THE WINDS OF WAR….Wes Clark makes a good point regarding recent events in the Middle East:
It is a mistake to believe that everything that is happening in the region ? whether positive or negative ? is a result of American military actions or rhetoric from Washington.
In Iran, for instance, the hopeful movement toward democracy went into remission after we invaded neighboring Iraq. Did our invasion cause democratic reform to falter in Iran? Not necessarily. There are many reasons ? most of them internal ? for why reform movements within a country wax and wane. But it is hard to claim that the Bush administration’s invasion of Iraq was responsible for pro-democratic reactions in some Middle Eastern countries, but not for anti-democratic reactions in others.
That sounds right, but it raises another question in my mind ? one that unfortunately I don’t have the chops to try and answer.
Here it is: put aside the question of whether the Iraq war actually caused any of the recent movements toward reform in the Middle East. It certainly didn’t cause Yasser Arafat to die or Syria to assassinate Rafik Hariri, for example.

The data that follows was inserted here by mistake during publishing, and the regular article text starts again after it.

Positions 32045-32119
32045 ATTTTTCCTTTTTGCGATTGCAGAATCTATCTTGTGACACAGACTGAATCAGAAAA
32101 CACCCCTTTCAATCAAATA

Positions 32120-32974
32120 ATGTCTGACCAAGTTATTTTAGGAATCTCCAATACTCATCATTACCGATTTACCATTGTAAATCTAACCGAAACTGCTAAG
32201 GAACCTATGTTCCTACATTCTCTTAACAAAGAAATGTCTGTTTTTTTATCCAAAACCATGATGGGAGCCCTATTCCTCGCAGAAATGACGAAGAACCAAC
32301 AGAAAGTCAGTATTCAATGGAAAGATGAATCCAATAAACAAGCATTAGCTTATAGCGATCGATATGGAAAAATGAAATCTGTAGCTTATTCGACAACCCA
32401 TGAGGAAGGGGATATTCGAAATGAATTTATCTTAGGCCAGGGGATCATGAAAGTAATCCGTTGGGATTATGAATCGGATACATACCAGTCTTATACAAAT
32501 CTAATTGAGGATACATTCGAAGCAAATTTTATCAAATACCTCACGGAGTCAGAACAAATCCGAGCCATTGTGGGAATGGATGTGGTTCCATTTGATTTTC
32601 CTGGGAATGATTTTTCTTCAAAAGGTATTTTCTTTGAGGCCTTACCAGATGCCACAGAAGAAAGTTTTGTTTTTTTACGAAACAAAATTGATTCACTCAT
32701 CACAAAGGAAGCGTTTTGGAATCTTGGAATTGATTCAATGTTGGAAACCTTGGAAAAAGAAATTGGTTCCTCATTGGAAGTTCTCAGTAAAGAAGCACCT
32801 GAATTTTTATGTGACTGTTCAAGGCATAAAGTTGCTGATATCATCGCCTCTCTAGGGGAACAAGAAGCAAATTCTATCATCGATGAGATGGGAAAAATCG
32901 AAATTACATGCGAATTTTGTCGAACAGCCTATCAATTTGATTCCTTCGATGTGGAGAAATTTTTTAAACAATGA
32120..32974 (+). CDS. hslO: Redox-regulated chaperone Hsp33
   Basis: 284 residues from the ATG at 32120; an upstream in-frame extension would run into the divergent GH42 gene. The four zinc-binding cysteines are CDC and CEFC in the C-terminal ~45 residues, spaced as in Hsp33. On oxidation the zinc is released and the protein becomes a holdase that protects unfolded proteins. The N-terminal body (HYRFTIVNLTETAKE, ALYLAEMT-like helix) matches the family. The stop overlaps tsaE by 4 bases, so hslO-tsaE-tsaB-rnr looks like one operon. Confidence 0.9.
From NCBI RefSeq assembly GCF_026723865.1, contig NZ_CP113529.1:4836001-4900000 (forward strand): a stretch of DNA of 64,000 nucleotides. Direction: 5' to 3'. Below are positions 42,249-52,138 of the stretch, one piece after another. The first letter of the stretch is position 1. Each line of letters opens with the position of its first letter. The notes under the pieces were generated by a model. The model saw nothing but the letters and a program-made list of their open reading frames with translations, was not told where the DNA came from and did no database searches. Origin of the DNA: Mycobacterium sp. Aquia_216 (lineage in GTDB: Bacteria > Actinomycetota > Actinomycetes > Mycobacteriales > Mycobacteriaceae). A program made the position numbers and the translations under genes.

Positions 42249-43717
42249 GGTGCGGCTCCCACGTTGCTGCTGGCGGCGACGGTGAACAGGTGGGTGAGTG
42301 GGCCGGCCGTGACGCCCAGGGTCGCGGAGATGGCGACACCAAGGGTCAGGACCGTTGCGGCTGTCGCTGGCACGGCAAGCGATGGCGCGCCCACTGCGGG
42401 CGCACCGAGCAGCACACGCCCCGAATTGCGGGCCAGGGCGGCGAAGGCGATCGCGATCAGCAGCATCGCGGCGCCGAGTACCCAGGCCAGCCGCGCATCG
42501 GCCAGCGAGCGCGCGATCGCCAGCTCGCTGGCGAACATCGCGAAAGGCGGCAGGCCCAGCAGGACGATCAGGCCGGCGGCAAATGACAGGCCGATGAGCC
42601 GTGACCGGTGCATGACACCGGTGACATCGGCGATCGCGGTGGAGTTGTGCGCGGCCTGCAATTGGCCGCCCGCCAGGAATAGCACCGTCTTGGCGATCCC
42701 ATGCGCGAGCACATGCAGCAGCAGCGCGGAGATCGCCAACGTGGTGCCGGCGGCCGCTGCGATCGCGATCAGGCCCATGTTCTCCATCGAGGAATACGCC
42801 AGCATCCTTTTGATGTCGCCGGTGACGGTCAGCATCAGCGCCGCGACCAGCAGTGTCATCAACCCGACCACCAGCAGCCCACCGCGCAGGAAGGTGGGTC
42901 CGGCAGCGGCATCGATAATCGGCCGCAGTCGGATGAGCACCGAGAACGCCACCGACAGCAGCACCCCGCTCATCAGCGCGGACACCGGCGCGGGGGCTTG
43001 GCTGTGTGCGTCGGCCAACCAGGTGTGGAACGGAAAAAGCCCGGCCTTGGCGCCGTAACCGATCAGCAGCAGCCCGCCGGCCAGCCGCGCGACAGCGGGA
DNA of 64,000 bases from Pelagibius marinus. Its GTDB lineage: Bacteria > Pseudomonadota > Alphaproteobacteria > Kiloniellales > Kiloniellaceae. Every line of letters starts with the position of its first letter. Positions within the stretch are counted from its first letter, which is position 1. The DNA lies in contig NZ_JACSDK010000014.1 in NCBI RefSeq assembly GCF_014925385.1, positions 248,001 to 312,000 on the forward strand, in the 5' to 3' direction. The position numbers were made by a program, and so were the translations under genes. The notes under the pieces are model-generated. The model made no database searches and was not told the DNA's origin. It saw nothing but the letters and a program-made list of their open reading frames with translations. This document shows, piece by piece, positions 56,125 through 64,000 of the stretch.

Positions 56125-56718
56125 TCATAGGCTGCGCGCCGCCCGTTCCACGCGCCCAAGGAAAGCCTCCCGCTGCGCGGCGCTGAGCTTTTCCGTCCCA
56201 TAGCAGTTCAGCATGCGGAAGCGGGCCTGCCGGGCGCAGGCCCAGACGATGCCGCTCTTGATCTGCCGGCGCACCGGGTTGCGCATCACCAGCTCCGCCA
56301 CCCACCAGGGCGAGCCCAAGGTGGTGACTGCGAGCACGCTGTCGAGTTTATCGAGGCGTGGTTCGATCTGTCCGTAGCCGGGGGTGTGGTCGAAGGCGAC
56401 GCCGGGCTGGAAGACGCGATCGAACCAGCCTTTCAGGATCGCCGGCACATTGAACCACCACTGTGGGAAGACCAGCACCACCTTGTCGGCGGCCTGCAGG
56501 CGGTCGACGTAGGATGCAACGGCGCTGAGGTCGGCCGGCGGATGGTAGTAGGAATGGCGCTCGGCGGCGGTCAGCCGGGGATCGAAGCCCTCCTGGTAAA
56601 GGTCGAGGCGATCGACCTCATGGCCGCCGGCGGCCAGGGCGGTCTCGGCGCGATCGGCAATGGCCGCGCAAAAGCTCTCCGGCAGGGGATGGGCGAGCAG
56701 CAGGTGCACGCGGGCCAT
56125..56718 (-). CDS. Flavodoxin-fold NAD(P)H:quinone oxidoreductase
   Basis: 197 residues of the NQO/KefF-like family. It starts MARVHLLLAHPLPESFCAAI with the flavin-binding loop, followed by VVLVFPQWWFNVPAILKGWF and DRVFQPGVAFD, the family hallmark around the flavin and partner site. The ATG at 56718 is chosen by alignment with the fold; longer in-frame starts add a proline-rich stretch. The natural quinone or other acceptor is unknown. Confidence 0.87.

But it does provide the backdrop against which these events have unfolded. So what I wonder is this: even if we assume all these things would have happened regardless, how has the war affected the way in which they are playing out? Perhaps the Martyrs’ Square demonstrations in Lebanon were inevitable after Hariri’s assassination, but would Syria have subsequently backed down if not for the 150,000 coalition troops camped out on its border? Conversely, would Iran be less intent on developing a nuclear deterrent if it hadn’t just watched the fate of a neighboring country without one?
Or take Saudi Arabia. Were their recent municipal elections made palatable in the first place because of the withdrawal of American troops from Saudi territory? Maybe. But on the other hand, were the results of the elections more anti-American than they otherwise would have been due to the influence of the war and the continuing insurgency in Iraq?
Answers to these questions are above my pay grade, I’m afraid. But I’d sure feel a lot better if I thought that more smart people were at least taking a crack at them.